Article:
While the government has taken the first step toward eliminating all retrospective taxes, it had previously wanted more than Rs 50,000 crore from Vodafone and Cairn Energy. The government sought to repeal the relevant retrospective tax clauses enacted in 2012 by introducing the Taxation Laws (Amendment) Bill in the Lok Sabha on August 5.
Finance and Corporate Affairs Minister Nirmala Sitharaman said the demand raised for indirect transfer of Indian assets made before May 28, 2012, shall be nullified on fulfilment of specified conditions such as withdrawal or furnishing of undertaking for withdrawal of pending litigation and furnishing of an undertaking to the effect that no claim for cost, damages, and interest shall be filed.
This means that apart from withdrawing cases, companies like Vodafone, Cairn and others will have to give an undertaking that they will not seek legal damages, recoup legal costs or file cases related to retrospective taxes against the government in the future. The official clarified that upon fulfilling such conditions, the Centre will pay back the principal amount.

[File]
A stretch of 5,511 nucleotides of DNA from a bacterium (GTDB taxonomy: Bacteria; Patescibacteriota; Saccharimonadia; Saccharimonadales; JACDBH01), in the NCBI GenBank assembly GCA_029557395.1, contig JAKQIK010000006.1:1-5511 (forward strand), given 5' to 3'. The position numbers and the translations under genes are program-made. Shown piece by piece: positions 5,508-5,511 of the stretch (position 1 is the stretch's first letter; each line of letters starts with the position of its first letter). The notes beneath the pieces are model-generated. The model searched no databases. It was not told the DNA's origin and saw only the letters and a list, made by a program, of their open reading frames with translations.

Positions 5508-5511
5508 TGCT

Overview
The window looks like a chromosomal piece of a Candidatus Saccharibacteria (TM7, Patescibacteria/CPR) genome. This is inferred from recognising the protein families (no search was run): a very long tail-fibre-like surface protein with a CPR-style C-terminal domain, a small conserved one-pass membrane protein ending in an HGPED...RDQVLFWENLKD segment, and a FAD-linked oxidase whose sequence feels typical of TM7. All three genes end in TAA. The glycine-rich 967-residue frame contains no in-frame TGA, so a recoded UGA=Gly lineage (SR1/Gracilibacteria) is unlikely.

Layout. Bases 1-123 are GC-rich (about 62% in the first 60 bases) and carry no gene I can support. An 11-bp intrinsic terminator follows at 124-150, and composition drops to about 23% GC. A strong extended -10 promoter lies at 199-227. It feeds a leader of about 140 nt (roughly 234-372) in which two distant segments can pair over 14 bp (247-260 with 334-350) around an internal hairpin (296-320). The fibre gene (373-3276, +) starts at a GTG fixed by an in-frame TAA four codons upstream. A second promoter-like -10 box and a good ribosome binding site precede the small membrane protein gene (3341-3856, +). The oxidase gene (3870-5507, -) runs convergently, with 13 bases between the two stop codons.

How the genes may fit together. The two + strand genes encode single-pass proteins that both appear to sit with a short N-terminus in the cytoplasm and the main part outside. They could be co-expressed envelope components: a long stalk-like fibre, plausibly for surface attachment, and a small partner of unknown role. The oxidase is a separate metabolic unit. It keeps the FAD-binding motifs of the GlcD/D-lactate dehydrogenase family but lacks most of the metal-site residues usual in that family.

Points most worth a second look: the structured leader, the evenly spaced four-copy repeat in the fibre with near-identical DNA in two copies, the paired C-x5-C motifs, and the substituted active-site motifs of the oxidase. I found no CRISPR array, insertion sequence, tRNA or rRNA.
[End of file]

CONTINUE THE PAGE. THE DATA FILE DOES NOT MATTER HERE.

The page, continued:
This would, however, mean the government would forego Rs 22,100 crore worth of taxes from Vodafone and over Rs 30,000 crore from Cairn.
Finance Secretary TV Somanathan noted that "approximately Rs 8,100 crore was collected so far" in the form of retrospective tax, "which includes over Rs 7,000 crore collected from Cairn UK".
An international court of arbitration had in September last year refused India's claim of Rs 22,100 crore worth of back taxes and penalties. Instead, it ordered that the government must cease seeking dues from Vodafone and pay back Rs 45 crore of tax levy, as partial compensation for its legal costs.
The initial demand from the tax authorities back in January 2013 was Rs 14,200 crore, including principal tax of Rs 7,990 crore and interest but no penalties. In February 2016, it updated the tax demand to Rs 22,100 crore plus interest.
The proceedings are currently ongoing in a senior court in Singapore with the next hearing set to take place in September. After the previous court order, India had sought to transfer the case elsewhere on jurisdictional grounds.
On the other hand, the government is seeking upwards of Rs 30,700 crore from British energy giant Cairn in penalties for its alleged failure to pay Rs 10,247 crore capital gains tax on time.
Last year, the Permanent Court of Arbitration at the Hague asked India to return $ 1.2 billion to Cairn, plus interest of $500 million.
Cairn had said losses incurred due to the government taking over its investments — including its equity shareholding, dividend receipts, tax refunds and preference share redemption — was more than $1.4 billion.